Why We Need Cash Bail

Fair or dangerous? Days after ending cash bail, New York has second thoughts.


On Jan. 1, a landmark New York law curtailing the use of cash bail went into effect, signaling a leap in a nationwide movement to reduce the number of people held in jails.

But after less than a week under the new system, elected officials are already having second thoughts, rattled by stories of suspects' being set free and committing new crimes ─ including that of a woman accused of an anti-Semitic attack in New York City.


The backlash, led by conservative lawmakers and law enforcement authorities, is sweeping up some Democrats who pushed for the law, including Gov. Andrew Cuomo, who said Monday that it remains "a work in progress."


The shift shows that politicians are still wary of appearing soft on crime, even as the country has become more open to changing its criminal justice system by electing reform-minded prosecutors, easing sentencing laws and eliminating policies that discriminate against the poor. As the latest state to struggle over revamping its bail laws, New York may now become a lesson for others considering similar changes.


"This is, in some ways, the Willie Horton effect playing out over and over again, including in our contemporary progressive politics," said Kellen Funk, an associate professor at Columbia Law School, where he teaches a seminar on the American bail system.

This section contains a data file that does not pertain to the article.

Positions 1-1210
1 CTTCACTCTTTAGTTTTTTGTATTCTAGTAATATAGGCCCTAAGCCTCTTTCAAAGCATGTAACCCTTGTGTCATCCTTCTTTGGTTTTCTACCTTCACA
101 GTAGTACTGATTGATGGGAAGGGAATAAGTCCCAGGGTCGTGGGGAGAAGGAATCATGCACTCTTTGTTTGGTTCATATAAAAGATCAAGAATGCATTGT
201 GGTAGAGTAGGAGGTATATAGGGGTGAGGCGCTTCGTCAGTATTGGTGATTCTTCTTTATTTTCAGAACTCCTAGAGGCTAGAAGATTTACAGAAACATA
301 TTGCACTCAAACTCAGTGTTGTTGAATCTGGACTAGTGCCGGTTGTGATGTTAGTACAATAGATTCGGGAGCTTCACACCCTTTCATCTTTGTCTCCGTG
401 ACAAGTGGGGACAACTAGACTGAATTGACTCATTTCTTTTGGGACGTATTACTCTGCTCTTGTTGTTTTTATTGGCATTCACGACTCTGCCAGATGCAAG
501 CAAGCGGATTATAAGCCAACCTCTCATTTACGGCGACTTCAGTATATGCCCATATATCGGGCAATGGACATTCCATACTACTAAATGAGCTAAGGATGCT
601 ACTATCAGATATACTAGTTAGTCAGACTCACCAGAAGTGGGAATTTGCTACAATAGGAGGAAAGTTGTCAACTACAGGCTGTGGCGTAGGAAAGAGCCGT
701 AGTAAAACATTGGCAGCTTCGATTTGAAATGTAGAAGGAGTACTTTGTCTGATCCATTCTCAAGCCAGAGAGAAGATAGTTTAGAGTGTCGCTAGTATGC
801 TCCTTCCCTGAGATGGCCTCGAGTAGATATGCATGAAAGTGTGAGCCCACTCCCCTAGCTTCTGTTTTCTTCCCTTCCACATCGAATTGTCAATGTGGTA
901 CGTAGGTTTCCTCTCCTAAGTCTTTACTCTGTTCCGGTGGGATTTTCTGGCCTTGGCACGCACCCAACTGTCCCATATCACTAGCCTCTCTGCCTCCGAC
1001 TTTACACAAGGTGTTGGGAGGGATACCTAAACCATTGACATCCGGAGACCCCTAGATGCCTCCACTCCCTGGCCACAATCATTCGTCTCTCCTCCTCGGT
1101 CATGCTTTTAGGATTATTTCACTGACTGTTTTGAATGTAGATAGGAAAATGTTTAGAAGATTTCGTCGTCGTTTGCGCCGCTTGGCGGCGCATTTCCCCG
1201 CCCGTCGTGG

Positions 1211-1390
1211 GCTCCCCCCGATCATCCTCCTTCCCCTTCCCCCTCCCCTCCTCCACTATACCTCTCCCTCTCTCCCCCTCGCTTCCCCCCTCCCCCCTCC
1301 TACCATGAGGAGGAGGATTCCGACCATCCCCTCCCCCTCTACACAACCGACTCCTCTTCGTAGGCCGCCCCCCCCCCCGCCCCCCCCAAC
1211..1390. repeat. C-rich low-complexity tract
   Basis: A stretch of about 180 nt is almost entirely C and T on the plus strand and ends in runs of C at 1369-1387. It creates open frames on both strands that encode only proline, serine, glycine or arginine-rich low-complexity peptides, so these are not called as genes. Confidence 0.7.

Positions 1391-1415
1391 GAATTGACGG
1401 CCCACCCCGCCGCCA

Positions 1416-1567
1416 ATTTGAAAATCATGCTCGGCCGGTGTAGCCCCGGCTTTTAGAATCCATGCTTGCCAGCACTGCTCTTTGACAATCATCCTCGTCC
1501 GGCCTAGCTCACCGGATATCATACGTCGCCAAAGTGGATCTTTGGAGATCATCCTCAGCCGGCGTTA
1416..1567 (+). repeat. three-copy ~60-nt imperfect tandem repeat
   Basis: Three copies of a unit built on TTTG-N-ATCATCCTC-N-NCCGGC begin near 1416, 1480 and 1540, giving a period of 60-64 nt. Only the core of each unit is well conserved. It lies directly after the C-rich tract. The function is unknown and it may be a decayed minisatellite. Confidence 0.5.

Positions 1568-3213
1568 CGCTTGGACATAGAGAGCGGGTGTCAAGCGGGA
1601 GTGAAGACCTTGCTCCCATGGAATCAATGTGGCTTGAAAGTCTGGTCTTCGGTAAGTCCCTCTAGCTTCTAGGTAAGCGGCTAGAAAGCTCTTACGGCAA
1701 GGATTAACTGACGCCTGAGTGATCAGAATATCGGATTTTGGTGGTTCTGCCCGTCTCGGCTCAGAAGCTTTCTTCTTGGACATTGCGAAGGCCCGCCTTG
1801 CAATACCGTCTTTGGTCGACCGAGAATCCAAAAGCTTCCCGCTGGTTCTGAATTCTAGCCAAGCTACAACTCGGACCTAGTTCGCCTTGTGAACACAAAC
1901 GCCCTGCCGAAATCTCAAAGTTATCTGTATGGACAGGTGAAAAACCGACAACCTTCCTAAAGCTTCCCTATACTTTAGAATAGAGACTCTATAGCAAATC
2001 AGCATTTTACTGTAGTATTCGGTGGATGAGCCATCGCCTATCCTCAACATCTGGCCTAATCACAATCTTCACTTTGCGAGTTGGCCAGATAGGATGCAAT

"It's not gone," Funk said of what he called "attention-grabbing anecdotes that sway policy much more than the statistics that tell us which policies work and which don't."


The movement to eliminate bail aims to make the system fairer for poor people, who are far more likely to get stuck in jail while awaiting trial. That makes them more likely to lose their jobs and to plead guilty, even if they are innocent, experts say. Many borrow bail money from bondsmen and then end up in debt. Wealthier people, meanwhile, can buy their way out of pretrial detention on just about any charge, from shoplifting to murder.



In recent years, dozens of localities, counties and states have tried to change the system by sending more defendants home to await trial, although the methods and outcomes have varied. New York's law eliminates pretrial detention and cash bail in cases involving most misdemeanor and nonviolent felony charges. Only in the cases of the most serious charges are judges allowed to decide whether to set bail or to order someone held behind bars until trial.


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